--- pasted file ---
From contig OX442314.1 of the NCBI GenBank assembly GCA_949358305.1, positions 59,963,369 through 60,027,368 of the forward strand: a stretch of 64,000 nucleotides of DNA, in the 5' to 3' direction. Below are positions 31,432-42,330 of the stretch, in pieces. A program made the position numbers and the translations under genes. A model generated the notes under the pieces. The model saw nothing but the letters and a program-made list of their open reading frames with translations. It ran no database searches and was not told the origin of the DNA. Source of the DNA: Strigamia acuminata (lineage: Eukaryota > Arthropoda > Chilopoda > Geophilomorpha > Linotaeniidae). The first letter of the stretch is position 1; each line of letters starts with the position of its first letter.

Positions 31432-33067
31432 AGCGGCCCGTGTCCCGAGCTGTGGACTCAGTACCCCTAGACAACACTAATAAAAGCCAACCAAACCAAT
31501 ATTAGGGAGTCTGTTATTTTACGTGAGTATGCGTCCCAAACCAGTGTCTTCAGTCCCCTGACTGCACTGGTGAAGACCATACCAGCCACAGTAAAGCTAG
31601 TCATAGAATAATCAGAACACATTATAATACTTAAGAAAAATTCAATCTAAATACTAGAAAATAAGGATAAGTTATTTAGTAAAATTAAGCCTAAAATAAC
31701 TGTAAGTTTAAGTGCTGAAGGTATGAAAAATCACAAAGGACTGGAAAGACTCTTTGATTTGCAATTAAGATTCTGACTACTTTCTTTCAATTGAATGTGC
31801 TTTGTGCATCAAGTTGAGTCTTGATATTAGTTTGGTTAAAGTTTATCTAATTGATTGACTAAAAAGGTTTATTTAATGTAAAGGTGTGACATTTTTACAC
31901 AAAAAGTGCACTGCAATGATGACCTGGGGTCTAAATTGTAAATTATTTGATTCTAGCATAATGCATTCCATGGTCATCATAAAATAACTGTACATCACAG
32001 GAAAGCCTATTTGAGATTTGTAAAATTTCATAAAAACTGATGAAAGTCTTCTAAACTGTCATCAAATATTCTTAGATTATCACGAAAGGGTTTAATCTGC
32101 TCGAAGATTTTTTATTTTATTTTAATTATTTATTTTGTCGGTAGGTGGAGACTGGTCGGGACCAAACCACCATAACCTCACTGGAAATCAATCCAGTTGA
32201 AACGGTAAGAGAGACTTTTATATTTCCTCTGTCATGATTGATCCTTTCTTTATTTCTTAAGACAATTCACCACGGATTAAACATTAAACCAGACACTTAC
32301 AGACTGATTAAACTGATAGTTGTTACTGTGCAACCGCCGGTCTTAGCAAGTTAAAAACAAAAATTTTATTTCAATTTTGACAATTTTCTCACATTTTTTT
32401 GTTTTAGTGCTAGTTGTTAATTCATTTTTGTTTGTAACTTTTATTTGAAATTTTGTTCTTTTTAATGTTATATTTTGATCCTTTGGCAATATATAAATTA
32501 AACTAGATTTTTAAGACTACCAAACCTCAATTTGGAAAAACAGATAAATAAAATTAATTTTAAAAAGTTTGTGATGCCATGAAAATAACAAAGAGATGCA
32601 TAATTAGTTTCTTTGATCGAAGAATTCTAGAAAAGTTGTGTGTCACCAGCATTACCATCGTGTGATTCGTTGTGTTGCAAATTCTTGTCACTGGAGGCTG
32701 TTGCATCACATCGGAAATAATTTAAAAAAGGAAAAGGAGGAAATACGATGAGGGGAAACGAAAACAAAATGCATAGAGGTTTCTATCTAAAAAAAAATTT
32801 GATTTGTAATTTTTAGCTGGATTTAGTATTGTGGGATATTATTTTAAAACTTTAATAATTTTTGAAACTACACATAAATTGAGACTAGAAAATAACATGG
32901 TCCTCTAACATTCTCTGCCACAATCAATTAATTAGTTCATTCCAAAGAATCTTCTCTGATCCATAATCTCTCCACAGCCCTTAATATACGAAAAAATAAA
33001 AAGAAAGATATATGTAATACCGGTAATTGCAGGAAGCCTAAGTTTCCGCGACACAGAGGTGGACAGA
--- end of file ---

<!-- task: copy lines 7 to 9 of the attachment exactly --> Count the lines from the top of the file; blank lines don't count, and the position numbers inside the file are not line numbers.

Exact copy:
31801 TTTGTGCATCAAGTTGAGTCTTGATATTAGTTTGGTTAAAGTTTATCTAATTGATTGACTAAAAAGGTTTATTTAATGTAAAGGTGTGACATTTTTACAC
31901 AAAAAGTGCACTGCAATGATGACCTGGGGTCTAAATTGTAAATTATTTGATTCTAGCATAATGCATTCCATGGTCATCATAAAATAACTGTACATCACAG
32001 GAAAGCCTATTTGAGATTTGTAAAATTTCATAAAAACTGATGAAAGTCTTCTAAACTGTCATCAAATATTCTTAGATTATCACGAAAGGGTTTAATCTGC